November 20, 2020

Erin’s story is unfortunately not unique. Women have been disproportionately affected by unemployment, poverty and hunger during the COVID-19 pandemic. They have lost jobs at higher rates than men. Child care burdens are falling disproportionately to women. In addition, women have faced higher rates of poverty and food insecurity during the crisis. Some have even called this recession a “she-cession.”

Women have been more affected by food insecurity than men. The most recent Census Pulse survey data shows that 9.4% of men surveyed sometimes or often did not have enough to eat, while 11.2% of women sometimes or often did not have enough to eat.

Of those who sometimes or often did not have enough to eat, 56.2% were women, or about 56%.

More women tended to work in industries hit the hardest at the start of the pandemic, including retail and hospitality. Black and Latinx women have been affected even more than white women.

In initial job losses at the start of the pandemic, Black and Latinx women lost jobs at higher rates and in May, Latinx women’s unemployment rate reached about 20 percent, with Black women second at 16 percent compared to a 15 percent unemployment rate for white women.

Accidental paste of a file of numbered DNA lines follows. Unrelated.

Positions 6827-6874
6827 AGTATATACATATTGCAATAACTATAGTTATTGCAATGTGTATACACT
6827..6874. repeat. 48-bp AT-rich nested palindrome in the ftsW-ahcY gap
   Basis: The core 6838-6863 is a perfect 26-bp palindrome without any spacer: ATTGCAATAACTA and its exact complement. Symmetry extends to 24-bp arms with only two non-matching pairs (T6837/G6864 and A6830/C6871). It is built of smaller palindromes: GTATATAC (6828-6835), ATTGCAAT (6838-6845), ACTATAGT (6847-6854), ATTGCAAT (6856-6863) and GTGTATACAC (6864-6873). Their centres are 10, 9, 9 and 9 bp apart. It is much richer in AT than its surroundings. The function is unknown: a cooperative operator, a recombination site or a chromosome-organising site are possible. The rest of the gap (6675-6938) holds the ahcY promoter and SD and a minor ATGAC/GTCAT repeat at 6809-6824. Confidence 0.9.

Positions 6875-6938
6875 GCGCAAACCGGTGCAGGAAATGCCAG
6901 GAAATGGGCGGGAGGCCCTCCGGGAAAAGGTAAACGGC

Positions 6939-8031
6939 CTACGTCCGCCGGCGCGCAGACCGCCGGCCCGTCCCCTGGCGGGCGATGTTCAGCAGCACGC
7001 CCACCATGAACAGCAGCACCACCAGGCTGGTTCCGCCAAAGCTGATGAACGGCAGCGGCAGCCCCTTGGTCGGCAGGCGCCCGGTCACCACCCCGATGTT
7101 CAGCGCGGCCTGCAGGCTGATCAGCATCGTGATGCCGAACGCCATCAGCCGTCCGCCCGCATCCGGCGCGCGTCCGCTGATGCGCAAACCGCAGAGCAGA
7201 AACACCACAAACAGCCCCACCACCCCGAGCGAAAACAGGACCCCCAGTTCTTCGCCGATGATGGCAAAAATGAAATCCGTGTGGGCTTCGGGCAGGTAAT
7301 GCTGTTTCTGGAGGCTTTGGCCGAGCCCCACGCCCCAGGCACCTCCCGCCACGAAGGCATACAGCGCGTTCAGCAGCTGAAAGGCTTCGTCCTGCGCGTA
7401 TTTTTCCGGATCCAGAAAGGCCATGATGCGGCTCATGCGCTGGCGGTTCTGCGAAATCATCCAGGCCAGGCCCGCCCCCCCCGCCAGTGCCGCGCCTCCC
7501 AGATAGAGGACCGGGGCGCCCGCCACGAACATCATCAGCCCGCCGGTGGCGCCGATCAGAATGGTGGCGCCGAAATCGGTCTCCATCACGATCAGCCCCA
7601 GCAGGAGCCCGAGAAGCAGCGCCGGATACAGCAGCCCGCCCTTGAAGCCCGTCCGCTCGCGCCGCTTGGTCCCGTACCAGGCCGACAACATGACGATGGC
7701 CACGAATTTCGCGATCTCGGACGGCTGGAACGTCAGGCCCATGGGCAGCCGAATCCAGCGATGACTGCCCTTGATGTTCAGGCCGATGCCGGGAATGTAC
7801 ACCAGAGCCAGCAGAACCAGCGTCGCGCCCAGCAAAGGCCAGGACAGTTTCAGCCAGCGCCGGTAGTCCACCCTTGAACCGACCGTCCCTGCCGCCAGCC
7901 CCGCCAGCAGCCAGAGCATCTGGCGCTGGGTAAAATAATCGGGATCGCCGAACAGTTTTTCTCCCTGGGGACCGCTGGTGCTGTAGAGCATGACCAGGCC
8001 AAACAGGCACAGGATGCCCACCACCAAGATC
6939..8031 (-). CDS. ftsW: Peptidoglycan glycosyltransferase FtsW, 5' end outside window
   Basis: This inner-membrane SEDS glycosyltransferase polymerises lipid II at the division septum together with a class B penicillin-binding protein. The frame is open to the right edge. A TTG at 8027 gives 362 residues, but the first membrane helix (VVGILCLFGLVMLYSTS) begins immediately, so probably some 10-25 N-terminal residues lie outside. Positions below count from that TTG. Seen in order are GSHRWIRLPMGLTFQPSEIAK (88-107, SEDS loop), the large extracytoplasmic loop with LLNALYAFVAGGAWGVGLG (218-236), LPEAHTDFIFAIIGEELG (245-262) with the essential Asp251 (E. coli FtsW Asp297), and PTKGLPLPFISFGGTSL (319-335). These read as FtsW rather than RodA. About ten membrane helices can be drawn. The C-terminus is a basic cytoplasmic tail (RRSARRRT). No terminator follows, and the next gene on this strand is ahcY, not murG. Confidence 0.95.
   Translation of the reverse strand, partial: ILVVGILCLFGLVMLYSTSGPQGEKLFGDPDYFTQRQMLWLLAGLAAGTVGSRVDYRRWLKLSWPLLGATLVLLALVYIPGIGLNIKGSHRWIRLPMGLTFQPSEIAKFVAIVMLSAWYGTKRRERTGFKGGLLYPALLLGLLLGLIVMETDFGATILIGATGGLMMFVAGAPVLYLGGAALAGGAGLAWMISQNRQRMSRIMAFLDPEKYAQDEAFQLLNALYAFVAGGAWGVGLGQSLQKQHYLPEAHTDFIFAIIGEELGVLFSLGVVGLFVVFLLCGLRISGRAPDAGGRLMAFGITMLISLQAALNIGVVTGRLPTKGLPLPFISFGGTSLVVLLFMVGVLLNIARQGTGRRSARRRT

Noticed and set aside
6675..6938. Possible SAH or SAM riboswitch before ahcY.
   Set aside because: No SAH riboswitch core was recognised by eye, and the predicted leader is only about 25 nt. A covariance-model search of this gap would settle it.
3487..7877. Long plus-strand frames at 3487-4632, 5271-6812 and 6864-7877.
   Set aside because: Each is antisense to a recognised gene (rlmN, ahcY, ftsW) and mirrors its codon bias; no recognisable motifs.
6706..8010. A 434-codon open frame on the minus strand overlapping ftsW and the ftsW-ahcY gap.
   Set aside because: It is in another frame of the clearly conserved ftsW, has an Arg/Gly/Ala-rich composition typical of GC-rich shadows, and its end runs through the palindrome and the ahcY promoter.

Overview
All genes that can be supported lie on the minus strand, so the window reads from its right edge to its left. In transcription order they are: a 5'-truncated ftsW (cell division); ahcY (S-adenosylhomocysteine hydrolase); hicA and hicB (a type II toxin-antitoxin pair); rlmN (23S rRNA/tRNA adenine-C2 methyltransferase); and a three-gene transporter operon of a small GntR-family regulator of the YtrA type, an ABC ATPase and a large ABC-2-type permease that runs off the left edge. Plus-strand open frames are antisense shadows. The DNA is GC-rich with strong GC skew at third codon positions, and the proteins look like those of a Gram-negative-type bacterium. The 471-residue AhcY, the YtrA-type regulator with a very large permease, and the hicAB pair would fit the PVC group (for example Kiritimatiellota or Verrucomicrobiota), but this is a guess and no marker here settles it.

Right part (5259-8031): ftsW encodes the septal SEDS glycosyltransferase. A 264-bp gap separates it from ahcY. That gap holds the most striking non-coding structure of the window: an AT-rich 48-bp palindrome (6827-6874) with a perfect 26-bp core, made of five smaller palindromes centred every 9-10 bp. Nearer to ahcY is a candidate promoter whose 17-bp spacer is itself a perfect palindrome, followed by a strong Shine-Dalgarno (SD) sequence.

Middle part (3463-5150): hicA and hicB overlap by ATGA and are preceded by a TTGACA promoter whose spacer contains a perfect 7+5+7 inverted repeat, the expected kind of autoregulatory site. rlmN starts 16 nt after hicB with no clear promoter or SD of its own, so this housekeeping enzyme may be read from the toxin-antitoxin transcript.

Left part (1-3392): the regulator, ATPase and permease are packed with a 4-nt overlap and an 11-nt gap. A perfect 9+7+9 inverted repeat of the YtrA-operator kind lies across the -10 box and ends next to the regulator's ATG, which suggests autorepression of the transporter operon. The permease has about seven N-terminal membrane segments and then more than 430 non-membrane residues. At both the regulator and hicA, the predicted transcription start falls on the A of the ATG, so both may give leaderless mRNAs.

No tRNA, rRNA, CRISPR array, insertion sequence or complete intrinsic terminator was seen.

Unemployment across groups, Feb. 2020 to April 2020

Chart from Institute for Women’s Policy Research

Unemployment numbers for women have improved since then, but women still lag behind. The latest unemployment numbers show that 7.7% of women are unemployed, compared to 7.4% of men.

Hunger can have a different effect on women than on men. Research has shown that the association of food insecurity and adverse health outcomes, such as diabetes and obesity, is more prevalent among women. One literature review showed that food-insecure women had lower intakes of nutrients including calcium, iron, magnesium, and folate. Iron and folate are especially important for women’s health, and play an important role in contraception, pregnancy, and breastfeeding.

The federal nutrition programs can help. The Supplemental Nutrition Assistance Program (SNAP) continues to be a critical support for millions of hungry households, providing health and nutrition benefits and stimulating the economy. Receiving SNAP has been shown to improve health among mothers of young children in food-insecure households. This group was less likely to experience symptoms of maternal depression and less likely to be in poor health, compared to mothers in food-insecure households not receiving SNAP.

The Special Supplemental Nutrition Program for Women, Infants, and Children (WIC) helps pregnant women and new mothers access nutritious food, nutrition education, and health care.

The school meals programs help families ensure their children have access to nutritious meals. As schools have been shuttered due to COVID, a new, innovative program called Pandemic EBT (P-EBT) has provided families with money on a new or existing EBT card to help fill the school meals gap.

It’s time for Congress to pass a comprehensive package that can help women, especially Black and Latinx women, who have been disproportionately affected by unemployment, poverty and hunger during the COVID-19 crisis. Take action to contact your Members of Congress today.